As I mentioned, I had a lot of trouble with the Hardkernel-suppled microSD card. The pattern I observed was that when writing an image file to the card with dd, the transfer would start out okay, then slow to a crawl, and start producing USB bus reset messages in my desktop computer's dmesg at 31-second intervals. It seemed to get worse with additional attempts, eventually escalating to massive numbers of "Buffer I/O error" and "EXT4-fs warning [...] I/O error writing to inode" messages. On one occasion it did something to the desktop's kernel that looked like a prelude to a kernel panic: it started giving weird segfault-ish messages (I forget the exact wording) on any attempt to read dmesg, and on some other kernel-related operations. My system remained functional enough that I was able to execute a graceful shutdown with no apparent data loss; but it looked like, as I said, it was heading for a kernel panic. All these problems cleared up when I switched to a replacement Lexar 8G microSD card purchased locally. That was also about the time I switched to better power cables on the ODROID, but since the card writing problems were on the desktop machine anyway, I don't think they can be blamed entirely on the power cable issue.
I am not absolutely certain that it's impossible to boot and use the Hardkernel-supplied XUbuntu image without ever attaching a keyboard and monitor to the ODROID, but at the very least, it's a lot easier to get it working and debug other issues if there is a console, so I think it's best to treat the console as a necessity for building the Slackware image even if the device is planned to eventually run headless. On the first boot, it brings up a menu for expanding partition 2 to fill the rest of the card (probably a good idea) and selecting a video resolution. I think the "video resolution" choice actually alters the U-Boot configuration, making it semi-permanently change which of the boot scripts in partition 1 it will execute on subsequent boots. These scripts then specify different Linux kernel command lines.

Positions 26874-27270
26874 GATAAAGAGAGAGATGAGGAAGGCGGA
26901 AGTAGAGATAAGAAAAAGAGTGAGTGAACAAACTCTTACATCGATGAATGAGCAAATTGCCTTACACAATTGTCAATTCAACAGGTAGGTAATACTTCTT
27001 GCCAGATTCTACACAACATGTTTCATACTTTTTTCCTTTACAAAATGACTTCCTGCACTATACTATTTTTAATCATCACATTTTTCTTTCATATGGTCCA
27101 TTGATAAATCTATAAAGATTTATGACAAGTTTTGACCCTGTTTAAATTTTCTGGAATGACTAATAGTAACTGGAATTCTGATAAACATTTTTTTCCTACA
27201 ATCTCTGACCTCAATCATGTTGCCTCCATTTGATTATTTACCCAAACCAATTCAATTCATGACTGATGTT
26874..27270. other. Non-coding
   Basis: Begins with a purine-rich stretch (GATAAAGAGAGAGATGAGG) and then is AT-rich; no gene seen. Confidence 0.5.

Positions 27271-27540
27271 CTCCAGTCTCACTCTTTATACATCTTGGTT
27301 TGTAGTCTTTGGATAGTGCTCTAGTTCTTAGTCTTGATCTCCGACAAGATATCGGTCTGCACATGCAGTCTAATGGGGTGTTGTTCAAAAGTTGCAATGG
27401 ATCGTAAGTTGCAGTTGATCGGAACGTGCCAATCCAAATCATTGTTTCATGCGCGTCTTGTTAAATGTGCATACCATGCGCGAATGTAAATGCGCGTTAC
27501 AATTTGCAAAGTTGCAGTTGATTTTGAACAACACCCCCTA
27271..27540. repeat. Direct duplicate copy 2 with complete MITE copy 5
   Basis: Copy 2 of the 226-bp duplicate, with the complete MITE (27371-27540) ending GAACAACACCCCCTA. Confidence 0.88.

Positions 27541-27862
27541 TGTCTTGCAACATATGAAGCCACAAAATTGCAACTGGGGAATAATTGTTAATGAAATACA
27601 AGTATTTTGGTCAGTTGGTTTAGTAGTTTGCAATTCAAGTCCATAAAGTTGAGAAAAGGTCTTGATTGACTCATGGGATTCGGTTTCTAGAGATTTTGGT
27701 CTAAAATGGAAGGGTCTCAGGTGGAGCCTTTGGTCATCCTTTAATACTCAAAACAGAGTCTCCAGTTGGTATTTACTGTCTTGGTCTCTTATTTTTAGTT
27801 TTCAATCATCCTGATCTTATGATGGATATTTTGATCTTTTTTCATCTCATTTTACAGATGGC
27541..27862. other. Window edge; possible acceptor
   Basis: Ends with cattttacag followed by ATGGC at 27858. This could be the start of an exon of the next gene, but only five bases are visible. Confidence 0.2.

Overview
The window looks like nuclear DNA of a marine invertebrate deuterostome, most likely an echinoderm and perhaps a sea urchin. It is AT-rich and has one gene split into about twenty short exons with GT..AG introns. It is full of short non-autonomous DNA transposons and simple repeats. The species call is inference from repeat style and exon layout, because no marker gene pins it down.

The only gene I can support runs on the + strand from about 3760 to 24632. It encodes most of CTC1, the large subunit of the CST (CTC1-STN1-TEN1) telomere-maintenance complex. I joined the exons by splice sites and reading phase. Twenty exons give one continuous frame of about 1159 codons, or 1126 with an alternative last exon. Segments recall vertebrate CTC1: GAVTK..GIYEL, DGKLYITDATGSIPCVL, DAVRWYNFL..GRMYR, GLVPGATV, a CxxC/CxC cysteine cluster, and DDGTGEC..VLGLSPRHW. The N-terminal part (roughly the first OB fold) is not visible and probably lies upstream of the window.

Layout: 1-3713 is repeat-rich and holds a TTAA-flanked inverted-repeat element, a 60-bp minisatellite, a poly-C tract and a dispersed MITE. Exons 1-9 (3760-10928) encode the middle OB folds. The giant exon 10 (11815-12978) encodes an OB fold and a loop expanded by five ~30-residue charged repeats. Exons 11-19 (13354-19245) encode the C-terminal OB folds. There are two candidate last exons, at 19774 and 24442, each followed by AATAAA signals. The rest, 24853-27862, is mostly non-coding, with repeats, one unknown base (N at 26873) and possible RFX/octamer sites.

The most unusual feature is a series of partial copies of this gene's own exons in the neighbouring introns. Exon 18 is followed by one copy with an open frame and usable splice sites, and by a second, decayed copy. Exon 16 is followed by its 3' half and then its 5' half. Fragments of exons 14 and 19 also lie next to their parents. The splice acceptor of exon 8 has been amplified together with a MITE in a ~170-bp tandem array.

I think I may have made a bad selection on the video resolution. I ended up with only a rectangular area covering about the upper 1/2 and left 3/4 of my screen actually working correctly. Any console text below the bottom of that zone was invisible, and text from within the zone would be echoed oddly in the area to the right. I don't know if this was a problem with the driver not matching the ODROID hardware, some issue with communication between the ODROID and my monitor (bearing in mind that there was an unusual plug adapter in the circuit), or simply that I chose the wrong option on the menu. Since I was only planning to use the video for a minimal amount of configuration work anyway, I wasn't motivated to try to debug this issue further. I used stty with "rows" and "cols" settings chosen by trial and error to force the console to only use the good part of the screen.